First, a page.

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Gay Pride Flag Saskatchewan Resources for Sexual Diversity
Saskatchewan Resources for Sexual Diversity

Celebrating a History of Diversity:

Lesbian and Gay Life in Saskatchewan, 1971 - 2006
A Selected Annotated Chronology

The 2000s


January 10 Regina
I Can See Queerly Now: Seven Women Speak received its first public screening. The video included contributions from seven Regina women – Jean Hillabold, Mirtha Rivera, Ingrid Alesich, Tanya Wolk, Brita Lind, Tracy Kidd and Lori Reid – which sought to challenge societal stereotypes of queer culture. The project received support from the Saskatchewan Arts Board and Sask Lotteries.
[SSN, (January 2004) p. 3.]
January 22 - March 4 Saskatoon
The U of S chaplains in conjunction with the USSU LGBTA Centre hosted What the Bible Really Says About Homosexuality, a four week series of speakers.During the same period Grace-Westminster United Church hosted a series Coming Out to God: Exploring Christian Spirituality as Lived by LGBT people.
[Dan Kinvig, “Activist sees place for gays in Christianity,” SSP, (January 10 2004) p. A3.]
January 28 Saskatoon
Headquarters Pub advertised its opening as a private lounge for gay men at 122 - 20th Street West. It soon changed its policy to welcome women. The lounge suspended operations in May 2005 and resumed operation under new ownership and management in July 2005.
[Perceptions, v. 22 no. 1 (January 28 2004) p. 31.]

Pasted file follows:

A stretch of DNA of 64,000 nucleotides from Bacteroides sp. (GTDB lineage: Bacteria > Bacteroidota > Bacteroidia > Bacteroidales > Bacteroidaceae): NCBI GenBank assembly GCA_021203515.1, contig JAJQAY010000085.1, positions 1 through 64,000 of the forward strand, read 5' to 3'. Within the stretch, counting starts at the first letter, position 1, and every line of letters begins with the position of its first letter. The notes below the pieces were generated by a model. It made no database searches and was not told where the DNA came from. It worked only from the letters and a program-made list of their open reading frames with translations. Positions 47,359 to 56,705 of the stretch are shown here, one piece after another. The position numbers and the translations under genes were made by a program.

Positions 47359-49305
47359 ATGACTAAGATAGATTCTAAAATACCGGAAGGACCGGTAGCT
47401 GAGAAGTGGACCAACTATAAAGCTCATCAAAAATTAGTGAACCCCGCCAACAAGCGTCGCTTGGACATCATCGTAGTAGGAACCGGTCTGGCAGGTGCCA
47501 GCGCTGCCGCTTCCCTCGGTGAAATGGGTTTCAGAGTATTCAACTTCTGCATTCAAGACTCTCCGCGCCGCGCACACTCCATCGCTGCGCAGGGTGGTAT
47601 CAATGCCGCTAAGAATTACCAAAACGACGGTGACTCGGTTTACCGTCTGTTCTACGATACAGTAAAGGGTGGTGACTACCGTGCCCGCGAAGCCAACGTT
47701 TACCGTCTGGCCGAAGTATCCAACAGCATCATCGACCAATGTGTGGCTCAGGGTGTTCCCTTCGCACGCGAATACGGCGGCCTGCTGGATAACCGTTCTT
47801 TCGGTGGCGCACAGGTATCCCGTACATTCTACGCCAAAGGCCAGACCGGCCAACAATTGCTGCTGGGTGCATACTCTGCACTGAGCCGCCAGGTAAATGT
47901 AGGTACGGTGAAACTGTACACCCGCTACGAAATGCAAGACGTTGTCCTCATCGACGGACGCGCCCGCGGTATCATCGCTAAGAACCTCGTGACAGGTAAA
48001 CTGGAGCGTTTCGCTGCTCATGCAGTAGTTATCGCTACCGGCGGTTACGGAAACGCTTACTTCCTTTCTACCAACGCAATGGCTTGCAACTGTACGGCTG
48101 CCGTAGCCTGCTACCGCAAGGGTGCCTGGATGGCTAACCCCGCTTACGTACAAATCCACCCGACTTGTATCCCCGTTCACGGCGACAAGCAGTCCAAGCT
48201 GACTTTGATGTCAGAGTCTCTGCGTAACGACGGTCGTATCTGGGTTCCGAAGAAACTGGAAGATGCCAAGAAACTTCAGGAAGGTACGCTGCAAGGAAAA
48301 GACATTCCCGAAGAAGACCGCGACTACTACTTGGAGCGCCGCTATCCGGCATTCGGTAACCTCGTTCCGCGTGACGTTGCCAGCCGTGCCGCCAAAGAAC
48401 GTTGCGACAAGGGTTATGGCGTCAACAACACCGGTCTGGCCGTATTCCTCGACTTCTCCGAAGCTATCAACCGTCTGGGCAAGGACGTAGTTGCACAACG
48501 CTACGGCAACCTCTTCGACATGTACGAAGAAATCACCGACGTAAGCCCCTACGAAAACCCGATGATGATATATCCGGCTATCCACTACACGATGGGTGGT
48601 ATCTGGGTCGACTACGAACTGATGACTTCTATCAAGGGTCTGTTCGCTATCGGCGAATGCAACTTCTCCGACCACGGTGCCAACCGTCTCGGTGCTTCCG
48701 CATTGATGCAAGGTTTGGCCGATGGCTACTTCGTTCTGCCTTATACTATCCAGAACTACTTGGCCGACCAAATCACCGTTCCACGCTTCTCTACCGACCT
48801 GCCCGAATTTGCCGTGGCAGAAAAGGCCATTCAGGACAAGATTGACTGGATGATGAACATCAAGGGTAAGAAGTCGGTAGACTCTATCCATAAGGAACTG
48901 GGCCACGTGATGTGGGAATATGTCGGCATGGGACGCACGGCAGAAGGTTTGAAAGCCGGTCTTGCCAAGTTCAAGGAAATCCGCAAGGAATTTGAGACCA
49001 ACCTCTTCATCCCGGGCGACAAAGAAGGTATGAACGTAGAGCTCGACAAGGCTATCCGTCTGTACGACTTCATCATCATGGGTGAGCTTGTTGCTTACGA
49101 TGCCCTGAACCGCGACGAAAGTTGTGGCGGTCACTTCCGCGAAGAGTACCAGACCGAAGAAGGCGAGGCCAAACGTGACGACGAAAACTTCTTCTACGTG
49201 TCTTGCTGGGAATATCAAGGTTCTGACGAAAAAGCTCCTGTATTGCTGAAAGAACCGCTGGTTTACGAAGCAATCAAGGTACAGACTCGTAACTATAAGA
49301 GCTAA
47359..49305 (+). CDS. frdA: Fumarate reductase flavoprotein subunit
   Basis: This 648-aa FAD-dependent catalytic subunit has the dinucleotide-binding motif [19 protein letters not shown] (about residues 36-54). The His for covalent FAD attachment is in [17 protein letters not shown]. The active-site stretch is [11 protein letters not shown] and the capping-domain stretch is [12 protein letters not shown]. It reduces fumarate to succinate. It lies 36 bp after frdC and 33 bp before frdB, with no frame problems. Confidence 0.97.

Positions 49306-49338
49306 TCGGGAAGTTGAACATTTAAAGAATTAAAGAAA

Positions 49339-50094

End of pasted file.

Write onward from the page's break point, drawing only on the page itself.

January 31 Saskatoon
A testimonial dinner was held to honor Gens Hellquist for his 12 years leading GLHS. Hellquist moved to the executive directorship of the Canadian Rainbow Health Coalition, which had recently received $2.3 million in federal funding for a 29-month project. Bruce Garman succeeded Hellquist as GLHS executive director.
[Perceptions, v. 21 no. 8 (December 21 2003) p. 9.]
February 6 Saskatoon
AKA Gallery hosted Bini, a performance by Mirha-Soleil Ross, at the opening of an exhibition of her videotapes. Ross is a transsexual sex worker, artist and activist for the rights of animals, prostitutes and queers.
[Event flyer – SAB NR]
March 17-20 Saskatoon
The USSU LGBTA Centre presented five performances of Moises Kaufman’s The Laramie Project at St. Thomas More College. The play explores negative and violent responses to gays by examining the experience of residents of Laramie, Wyoming, in the aftermath of the murder of gay student Matthew Shepard.
[Perceptions, v. 22 no. 2 (March 10 2004) p. 7. / Joanne Paulson, “Play explores anti-gay violence,” SSP, (March 17 2004) p. C3.]
March 20 Saskatoon
The seventh Breaking the Silence conference explored practical means of creating safer schools for students and staff. Patti Rowley, a teacher at Saskatoon’s Mount Royal Collegiate, related her experience in establishing Saskatchewan’s first Gay/Straight Alliance in 2001.
[Perceptions, v. 22 no. 3 (April 21 2004) p. 10.]
March 20 & 27 Regina
St. James United Church, an affirming congregation of the United Church of Canada, offered workshops dealing with the recognition of same-sex relationships.
[SSN, (March 2004) p. 14.]
April Regina
SSN published a notice for Out on the Air, a thirty minute gay radio program on community radio 91.3 FM CJTR.
[SSN, (April 2004) p. 15.]
April 15 Saskatoon
The Saskatchewan Teachers’ Federation presented Dr. Don Cochrane its Arbos Award for outstanding services rendered to the cause of education. He was cited for his impassioned commitment to promoting the human rights of gays and lesbians. Cochrane was the principal organizer of the annual Breaking the Silence conferences.
[STF News Release (April 16 2004)]
April 24 - May 11 Regina